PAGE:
DEAR MISS MANNERS: Last year, my ex-husband was waiting in line at a supermarket checkout when someone cut in front of him. Words were exchanged and this led to one punch being thrown. The punch put my ex on the floor with massive head injuries, from which he died the next day. All over a place in line at the supermarket!
My son's anger at the loss of his father was subdued somewhat when he saw the store's security tape and it showed his dad had said the first impolite words. Still, two lives are lost, one to death and one behind bars charged with involuntary manslaughter. At least part of his sentence is anger management classes. Maybe we all need to look inward for anger management in today's world and practice more etiquette toward each other.
GENTLE READER: Indeed. When people dismiss etiquette as trivial, they forget how easily feelings over minor offenses turn lethal. Miss Manners offers her sympathy that your family had to learn this so tragically.
Such fights, if not deaths, happen with enough frequency -- not only to etiquette vigilantes such as your ex-husband, but on the part of street thugs who are quick to feel that they have been shown disrespect -- as to suggest that rudeness has become dangerous. This should give pause to those who believe that rudeness is best cured by punitive rudeness, when that only escalates the antagonism.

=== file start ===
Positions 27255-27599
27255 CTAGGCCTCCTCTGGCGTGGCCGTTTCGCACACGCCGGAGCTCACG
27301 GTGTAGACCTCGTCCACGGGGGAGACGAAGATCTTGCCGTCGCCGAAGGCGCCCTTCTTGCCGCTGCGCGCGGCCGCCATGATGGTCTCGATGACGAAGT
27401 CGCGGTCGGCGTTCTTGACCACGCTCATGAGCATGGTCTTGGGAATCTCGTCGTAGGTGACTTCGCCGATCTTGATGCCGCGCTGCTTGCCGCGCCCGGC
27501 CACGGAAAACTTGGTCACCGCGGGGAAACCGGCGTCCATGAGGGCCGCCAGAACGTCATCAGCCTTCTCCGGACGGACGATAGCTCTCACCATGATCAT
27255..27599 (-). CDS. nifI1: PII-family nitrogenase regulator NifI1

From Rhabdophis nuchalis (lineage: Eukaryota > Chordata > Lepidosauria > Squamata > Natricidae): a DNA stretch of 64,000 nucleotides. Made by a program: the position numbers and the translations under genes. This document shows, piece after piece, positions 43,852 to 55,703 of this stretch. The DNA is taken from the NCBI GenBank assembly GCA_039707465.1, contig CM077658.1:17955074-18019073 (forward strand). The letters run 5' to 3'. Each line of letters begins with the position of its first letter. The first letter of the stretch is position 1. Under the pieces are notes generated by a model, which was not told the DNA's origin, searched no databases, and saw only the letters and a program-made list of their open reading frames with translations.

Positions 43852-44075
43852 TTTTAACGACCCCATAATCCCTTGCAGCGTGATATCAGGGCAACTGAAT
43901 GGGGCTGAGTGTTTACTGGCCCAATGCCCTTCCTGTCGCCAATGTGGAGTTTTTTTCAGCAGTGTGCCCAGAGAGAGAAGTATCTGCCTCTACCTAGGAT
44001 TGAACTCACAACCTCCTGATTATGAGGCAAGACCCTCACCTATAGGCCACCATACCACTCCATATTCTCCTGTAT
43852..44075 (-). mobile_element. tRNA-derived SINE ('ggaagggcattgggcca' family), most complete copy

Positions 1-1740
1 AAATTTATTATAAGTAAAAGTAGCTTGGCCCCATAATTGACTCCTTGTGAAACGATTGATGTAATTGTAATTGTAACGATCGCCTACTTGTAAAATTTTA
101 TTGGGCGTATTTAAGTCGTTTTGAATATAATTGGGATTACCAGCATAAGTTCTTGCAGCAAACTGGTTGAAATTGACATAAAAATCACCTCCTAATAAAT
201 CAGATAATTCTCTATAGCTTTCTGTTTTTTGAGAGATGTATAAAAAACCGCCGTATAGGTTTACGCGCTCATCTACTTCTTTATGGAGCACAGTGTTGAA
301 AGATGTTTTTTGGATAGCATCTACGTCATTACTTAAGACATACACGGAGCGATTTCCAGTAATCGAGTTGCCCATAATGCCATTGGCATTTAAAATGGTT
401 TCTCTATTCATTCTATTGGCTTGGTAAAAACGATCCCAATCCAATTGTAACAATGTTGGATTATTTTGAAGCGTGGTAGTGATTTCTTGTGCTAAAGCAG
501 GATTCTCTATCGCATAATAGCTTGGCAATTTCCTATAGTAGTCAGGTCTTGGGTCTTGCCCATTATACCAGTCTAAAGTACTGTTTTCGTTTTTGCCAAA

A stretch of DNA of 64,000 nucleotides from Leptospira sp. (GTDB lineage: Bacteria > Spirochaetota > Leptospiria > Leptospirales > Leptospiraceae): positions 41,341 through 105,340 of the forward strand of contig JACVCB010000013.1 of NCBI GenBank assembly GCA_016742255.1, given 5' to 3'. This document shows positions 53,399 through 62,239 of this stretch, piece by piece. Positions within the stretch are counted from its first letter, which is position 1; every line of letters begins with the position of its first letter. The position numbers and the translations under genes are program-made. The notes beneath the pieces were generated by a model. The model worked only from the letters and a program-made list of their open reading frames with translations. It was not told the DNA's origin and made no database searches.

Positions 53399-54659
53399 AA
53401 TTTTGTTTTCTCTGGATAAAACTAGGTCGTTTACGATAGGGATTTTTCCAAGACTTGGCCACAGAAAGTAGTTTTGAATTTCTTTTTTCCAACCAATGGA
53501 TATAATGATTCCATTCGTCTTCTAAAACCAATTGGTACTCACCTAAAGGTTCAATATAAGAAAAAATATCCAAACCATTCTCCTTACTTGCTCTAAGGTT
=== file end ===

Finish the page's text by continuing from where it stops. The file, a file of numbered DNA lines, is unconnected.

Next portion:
DEAR MISS MANNERS: A friend recently invited me to a non-hosted dinner at one of our city's finest restaurants in honor of her birthday. I had to work that evening, and so declined her invitation gracefully (I hope), with a promise of taking her to lunch at a more, shall we say, proletarian eating establishment.
However, she knows my work schedule is somewhat flexible, and seems hurt that I haven't made arrangements to be there.
The truth is, an evening at that restaurant would simply cost far too much without me making a spectacle of myself by ordering a starter salad and glass of water (tap), and saying, "No, really, I'm not that hungry." Most of us in our group of friends are on limited budgets, and I know others who genuinely like this person and are attending somewhat grudgingly.
Is there any way to politely inform her that we would enjoy celebrating her birthday in a manner that doesn't require a month's grocery budget?
GENTLE READER: You did, and she didn't take it well. Miss Manners finds it a bit of a stretch for a non-host to be offended when a non-guest declines a non-invitation. Besides, you were gracious enough to indicate an interest in celebrating her birthday another way. We can only hope that your friend will mature enough to figure out the problem before next year.